Working Up to Retail Management

Posted by in Retail

Retail jobs may start out with a low hourly wage, long hours on your feet and dealing with difficult customers, but they do have their rewards--flexible hours, working in an exciting industry and opportunity to move up. Because of the work environment and wage rates, turnover is high. Retail workers who stick around long enough with a good performance record can work their way up into management positions.

Management often taps top retail employees to move into supervisory positions, putting them on a track to upper management. A promotion is a boost in confidence and pay. The skills that make a retail clerk successful are different from those of a successful manager.

Most retail supervisors and managers are “working” managers, meaning they are out on the floor with retail staff, interacting with customers, selling merchandise, ringing up sales and filling in down-time straightening stock. The skills they used when part of the staff are the same they need to fulfill this part of the job. But managers are also responsible for the performance of their sales team and for the overall performance of the department. An article in Careerealism pointed out skills and traits necessary for a successful transition from staff to management.

A winning personality is important in beauty pageants and retail management. Managers have to gain the confidence of their team, be personable, approachable and willing to listen. 

One of the toughest parts of transitioning to a management position is putting some distance between yourself and the rest of the team. This means moving from being one of the gang to someone in a position of leadership and authority.  It’s tough to hang out after work and then have to discipline one of the staff the next morning for some policy violation.  In order to assume responsibility for the team you may have to lose some close friendships.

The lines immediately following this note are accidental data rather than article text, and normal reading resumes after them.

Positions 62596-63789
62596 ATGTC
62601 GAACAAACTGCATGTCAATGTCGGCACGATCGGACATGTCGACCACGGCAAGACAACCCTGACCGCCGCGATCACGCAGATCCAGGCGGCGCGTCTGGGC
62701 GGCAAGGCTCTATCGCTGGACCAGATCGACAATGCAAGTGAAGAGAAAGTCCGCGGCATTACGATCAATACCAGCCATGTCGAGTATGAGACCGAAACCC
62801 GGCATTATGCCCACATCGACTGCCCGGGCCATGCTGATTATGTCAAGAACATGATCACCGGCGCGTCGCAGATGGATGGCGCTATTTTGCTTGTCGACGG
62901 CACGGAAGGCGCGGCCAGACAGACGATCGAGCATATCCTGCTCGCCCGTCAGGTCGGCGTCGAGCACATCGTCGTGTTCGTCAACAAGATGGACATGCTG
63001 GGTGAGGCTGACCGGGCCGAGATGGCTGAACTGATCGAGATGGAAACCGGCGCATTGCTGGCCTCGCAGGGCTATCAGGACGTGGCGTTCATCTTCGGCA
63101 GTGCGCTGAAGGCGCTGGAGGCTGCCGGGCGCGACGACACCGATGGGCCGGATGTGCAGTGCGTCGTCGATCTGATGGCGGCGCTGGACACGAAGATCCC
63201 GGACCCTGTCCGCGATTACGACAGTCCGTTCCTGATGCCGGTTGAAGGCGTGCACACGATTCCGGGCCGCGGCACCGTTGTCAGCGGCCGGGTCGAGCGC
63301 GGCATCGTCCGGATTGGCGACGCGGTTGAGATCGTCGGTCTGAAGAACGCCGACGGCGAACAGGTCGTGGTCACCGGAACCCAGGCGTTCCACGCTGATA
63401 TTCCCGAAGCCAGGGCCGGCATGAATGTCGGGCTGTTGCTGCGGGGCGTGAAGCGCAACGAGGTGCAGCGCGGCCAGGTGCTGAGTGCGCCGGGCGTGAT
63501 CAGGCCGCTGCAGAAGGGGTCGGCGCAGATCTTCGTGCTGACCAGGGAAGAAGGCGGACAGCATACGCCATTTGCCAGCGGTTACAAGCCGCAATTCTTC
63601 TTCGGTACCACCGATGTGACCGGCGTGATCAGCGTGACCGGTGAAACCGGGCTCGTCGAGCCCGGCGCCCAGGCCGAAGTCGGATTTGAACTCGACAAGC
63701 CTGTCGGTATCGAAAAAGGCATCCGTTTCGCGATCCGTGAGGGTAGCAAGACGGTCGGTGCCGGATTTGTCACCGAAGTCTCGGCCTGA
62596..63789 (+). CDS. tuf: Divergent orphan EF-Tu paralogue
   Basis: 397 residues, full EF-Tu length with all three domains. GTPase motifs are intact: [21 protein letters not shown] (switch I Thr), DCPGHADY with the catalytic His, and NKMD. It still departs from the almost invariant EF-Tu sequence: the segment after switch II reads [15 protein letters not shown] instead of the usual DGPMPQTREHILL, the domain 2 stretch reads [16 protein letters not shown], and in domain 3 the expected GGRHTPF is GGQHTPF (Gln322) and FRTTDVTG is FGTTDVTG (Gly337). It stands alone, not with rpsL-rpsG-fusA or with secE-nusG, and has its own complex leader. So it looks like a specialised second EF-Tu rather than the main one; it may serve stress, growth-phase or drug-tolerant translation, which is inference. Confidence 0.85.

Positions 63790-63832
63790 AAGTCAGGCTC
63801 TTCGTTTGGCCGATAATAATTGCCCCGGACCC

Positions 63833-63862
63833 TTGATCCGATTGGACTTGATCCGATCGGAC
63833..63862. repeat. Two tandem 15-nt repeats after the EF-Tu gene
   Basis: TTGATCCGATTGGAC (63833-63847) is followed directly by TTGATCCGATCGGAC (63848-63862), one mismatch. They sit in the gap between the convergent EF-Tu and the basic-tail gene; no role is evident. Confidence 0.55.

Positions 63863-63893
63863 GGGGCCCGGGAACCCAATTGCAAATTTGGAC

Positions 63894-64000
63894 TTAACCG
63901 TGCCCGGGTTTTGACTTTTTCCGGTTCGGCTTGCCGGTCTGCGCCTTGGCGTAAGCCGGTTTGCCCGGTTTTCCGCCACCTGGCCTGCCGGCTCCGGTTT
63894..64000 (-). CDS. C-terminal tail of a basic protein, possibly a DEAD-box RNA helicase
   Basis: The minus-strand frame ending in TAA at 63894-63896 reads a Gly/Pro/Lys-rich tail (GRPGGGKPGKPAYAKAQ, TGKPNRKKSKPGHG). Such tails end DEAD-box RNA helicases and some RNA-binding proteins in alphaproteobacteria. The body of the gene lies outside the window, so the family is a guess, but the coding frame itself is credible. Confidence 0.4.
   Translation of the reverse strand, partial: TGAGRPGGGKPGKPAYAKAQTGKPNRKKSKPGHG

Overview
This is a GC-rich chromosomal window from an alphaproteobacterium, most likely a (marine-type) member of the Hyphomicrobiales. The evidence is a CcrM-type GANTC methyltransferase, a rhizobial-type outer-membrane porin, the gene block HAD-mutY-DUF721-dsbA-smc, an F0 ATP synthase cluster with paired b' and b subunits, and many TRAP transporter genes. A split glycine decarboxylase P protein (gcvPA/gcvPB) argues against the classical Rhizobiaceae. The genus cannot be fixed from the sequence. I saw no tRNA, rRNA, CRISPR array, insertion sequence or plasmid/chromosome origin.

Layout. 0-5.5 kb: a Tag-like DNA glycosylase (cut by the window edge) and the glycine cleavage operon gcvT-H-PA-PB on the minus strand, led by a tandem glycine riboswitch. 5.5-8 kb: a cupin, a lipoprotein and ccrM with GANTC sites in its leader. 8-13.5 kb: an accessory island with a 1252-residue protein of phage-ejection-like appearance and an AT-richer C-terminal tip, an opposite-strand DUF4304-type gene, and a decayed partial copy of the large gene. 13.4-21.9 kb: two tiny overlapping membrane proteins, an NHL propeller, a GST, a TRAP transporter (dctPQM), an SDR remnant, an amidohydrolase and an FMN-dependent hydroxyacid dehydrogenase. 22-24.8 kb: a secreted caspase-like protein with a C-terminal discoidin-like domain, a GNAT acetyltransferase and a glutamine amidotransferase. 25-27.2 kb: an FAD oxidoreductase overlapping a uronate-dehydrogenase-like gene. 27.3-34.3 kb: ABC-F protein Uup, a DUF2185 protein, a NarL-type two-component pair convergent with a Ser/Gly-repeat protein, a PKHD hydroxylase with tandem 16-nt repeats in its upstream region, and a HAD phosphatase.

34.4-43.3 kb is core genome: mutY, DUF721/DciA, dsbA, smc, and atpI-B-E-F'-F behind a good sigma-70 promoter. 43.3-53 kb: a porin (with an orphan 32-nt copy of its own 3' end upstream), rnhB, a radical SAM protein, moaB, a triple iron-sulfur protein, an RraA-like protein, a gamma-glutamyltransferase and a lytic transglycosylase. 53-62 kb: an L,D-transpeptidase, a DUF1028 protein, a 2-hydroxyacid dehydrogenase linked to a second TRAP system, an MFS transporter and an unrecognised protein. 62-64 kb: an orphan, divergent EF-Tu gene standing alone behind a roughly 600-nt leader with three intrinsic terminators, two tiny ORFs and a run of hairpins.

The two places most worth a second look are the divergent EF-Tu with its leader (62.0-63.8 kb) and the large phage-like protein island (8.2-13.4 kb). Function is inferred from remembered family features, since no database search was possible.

Management is all about getting things done through others. Tasks like taking inventory, ordering merchandise, gathering sales data, preparing reports and preparing weekly schedules are now your responsibility. This can take more time and depend on winning the cooperation of your sales team. The ability to train and communicate clearly is important for developing team members’ skills. Managers don’t do all the work themselves. Part of the job is to hire the best employees, train and motivate them, and manage the sales process to meet department and company sales goals.

In Retail, you can rise through the ranks and make it to the top without a college degree. Much of what you need to know can be learned on the job. In some companies or executive level positions, a degree or certification can be a plus. Retail offers the opportunity to cross-train in many different disciplines. The more experience you have as a generalist, the more promotable you are.

Every career has its downside, and retail is no exception. Most retail stores are open 24/7, requiring a member of management to be available. Managers are often on call on weekends and evenings, even if their day ends at 5 p.m. Large retailers can have outlets across the country. If you want to move up, you may have to move out.  The next opportunity up the ladder could be across the country. Those not willing to make the move can miss out on a promotion.

Retail sales is the type of job that you can leave at the end of the day. A move to management changes all that.  With a new title and pay raise comes added responsibility and expectations. Make sure the rewards outweigh the costs for yourself and your career goals.

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